Annapolis Royal has some buildings with very complicated histories. I suppose this is to be expected in a community with 300 year old buildings and a legacy of conflict between European powers trying to control North America. Structures have been built, altered, partially destroyed, moved to different locations and combined with other structures. Among the most complicated structural evolutions was the Adams - Ritchie House on St George Street.
The Adams - Ritchie House may have been built as early as 1713 by a man named John Adams. Adams had been a member of Sir Charles Hobby's regiment during the 1710 attack on Port Royal (renamed Annapolis Royal after the attack). Adams also appears to be a protege and business associate of Hobby as there are a number of rather confusing property transactions which take place before Hobby's death. After the peace which came with the signing of the treaty of Utrecht in 1713, Adams left the military and began a career as a merchant in the newly minted Annapolis Royal. During his life he was also a member of the governing council and collector of customs.
Now, this is where the story starts to get complicated. While the property was clearly owned by Adams, our recent round of dendrochronology (tree ring dating) testing has given us a construction date of 1747. In many ways this date makes sense. We already knew that the building had been partially destroyed during one of the French and Mi'Kmaq attacks on the town in the mid 1740s. Previously it was believed that much of the structure had been saved from this destruction. The results of the dendrochronology show that more of the building was destroyed than was previously thought.
By the 1770s the house had passed into the hands of the Ritchie family. It is here that John W. Ritchie, one of the Fathers of Confederation, was born. Additions to the building at the end of the 18th century include adding a second storey, and two wings which can be seen in the top picture.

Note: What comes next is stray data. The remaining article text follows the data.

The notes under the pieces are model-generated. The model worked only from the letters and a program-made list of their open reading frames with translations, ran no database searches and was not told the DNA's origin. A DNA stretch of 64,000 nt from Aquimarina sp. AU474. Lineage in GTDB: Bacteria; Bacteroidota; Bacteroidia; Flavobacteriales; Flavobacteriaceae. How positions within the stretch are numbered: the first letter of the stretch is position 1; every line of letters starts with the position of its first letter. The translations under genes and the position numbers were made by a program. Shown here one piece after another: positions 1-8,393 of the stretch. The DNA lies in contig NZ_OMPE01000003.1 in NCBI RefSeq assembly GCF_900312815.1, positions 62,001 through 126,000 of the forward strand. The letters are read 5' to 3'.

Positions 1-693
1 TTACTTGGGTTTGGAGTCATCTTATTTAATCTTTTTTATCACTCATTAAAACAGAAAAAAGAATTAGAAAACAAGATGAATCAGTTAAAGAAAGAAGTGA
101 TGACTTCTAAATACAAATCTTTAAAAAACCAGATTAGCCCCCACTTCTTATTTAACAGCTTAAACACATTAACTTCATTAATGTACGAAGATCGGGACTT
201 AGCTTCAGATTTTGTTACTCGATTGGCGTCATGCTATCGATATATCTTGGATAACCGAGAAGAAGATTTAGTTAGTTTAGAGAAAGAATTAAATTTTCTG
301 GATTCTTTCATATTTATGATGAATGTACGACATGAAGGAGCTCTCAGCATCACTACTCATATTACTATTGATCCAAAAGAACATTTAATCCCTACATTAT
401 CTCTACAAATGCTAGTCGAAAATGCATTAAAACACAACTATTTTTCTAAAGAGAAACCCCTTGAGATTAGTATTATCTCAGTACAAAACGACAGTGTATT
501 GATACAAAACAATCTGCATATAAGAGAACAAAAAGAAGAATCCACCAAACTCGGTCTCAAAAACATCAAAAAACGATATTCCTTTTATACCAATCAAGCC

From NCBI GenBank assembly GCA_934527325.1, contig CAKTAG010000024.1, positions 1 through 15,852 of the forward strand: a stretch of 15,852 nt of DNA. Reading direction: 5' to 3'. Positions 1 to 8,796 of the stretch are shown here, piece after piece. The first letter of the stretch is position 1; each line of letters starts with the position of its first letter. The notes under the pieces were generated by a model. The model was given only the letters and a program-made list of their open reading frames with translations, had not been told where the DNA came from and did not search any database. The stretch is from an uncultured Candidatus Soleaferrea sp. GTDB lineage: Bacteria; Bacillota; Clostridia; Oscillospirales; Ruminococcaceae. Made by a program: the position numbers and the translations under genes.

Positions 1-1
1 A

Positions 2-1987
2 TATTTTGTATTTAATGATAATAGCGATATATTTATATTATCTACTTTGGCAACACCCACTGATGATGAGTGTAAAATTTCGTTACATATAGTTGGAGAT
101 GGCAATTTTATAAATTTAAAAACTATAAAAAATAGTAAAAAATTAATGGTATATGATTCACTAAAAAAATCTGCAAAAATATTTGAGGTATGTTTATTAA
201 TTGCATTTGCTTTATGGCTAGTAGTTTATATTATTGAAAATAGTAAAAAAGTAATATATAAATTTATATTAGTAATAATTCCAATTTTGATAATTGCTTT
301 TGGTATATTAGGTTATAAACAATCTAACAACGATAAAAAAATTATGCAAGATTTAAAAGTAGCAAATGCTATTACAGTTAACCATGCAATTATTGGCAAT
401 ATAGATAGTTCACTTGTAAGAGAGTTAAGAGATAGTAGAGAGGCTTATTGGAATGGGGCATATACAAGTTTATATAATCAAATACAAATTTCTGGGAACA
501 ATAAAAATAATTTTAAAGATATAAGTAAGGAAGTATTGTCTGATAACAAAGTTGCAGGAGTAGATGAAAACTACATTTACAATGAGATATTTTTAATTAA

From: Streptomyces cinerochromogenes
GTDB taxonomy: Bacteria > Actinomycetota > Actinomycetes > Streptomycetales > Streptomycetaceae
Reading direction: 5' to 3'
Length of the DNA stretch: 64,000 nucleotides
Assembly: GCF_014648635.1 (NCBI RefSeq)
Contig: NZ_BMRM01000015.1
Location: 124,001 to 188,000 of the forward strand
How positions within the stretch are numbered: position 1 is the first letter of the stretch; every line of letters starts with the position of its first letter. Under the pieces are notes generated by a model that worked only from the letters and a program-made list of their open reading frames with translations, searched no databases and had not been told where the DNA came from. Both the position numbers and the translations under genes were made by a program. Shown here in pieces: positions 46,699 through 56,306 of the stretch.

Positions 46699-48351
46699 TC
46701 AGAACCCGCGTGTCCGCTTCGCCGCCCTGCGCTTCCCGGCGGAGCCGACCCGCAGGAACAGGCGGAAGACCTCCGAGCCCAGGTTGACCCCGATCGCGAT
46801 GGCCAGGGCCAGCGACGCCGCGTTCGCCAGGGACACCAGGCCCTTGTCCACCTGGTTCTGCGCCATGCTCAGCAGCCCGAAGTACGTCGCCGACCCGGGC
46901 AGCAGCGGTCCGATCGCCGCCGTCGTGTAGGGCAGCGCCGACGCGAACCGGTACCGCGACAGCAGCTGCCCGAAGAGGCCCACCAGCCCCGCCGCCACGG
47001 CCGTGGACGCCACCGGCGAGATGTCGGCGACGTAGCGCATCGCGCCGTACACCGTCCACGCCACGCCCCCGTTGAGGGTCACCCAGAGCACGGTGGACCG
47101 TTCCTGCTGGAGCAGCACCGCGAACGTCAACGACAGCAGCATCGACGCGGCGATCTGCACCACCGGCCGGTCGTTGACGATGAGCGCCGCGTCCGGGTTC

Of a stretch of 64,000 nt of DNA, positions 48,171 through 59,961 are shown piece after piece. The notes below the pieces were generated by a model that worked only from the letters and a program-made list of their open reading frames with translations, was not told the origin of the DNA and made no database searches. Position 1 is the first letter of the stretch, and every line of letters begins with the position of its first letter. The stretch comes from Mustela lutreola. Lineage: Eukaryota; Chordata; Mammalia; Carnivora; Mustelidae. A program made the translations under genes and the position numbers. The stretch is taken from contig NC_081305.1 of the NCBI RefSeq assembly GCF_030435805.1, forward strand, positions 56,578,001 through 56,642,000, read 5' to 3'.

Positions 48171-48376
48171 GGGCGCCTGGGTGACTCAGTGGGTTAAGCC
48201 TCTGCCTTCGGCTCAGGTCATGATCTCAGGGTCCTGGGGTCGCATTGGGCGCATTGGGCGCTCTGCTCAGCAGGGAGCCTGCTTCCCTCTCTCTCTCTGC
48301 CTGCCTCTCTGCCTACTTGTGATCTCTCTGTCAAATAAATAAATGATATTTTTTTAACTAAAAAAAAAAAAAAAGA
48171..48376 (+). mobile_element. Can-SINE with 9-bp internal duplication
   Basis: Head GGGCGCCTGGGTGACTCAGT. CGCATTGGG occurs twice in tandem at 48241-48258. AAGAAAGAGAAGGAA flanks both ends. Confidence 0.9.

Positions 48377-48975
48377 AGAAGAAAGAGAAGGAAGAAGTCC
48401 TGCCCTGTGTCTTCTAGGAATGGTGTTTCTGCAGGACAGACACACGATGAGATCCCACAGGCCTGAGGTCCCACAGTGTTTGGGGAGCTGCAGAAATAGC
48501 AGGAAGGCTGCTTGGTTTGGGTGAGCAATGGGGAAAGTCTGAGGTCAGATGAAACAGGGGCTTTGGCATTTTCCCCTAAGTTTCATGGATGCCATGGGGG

The building underwent a massive transformation under the ownership of A.M King in the 1870s and 1880s. King, who apprenticed as a tailor in the United States, came back to Annapolis Royal to open the Annapolis Clothing Hall (later the Annapolis Clothing Emporium). From this location King employed a number of employees to produce dungarees as well as other items of clothing. To accommodate his growing business, King added a third floor as well as full Victorian front with two bay windows. This building can be seen as it looked after 1885 in the second photograph.
By the 1980s the Adams -Ritchie House was in a hard state. The building was all but abandoned. A hand written sign in the window read "closed until after the parade" with no mention of what parade or what year that it was written. It is at this point that the Annapolis Development Commission began work on the building. The third storey, Victorian front and wings were removed to show the building in a much earlier form.
Today, the Adams - Ritchie House is still shown in its restored state. The building is home to the very successful Leo's Cafe. Patrons can sit down to a cup of coffee and a sandwich made with bread baked on site. Even better are the selection of desserts which include a raspberry cheescake brownie. This is definitely one of the favorite Annapolis Royal dining locations for visitors and locals alike.
All for now,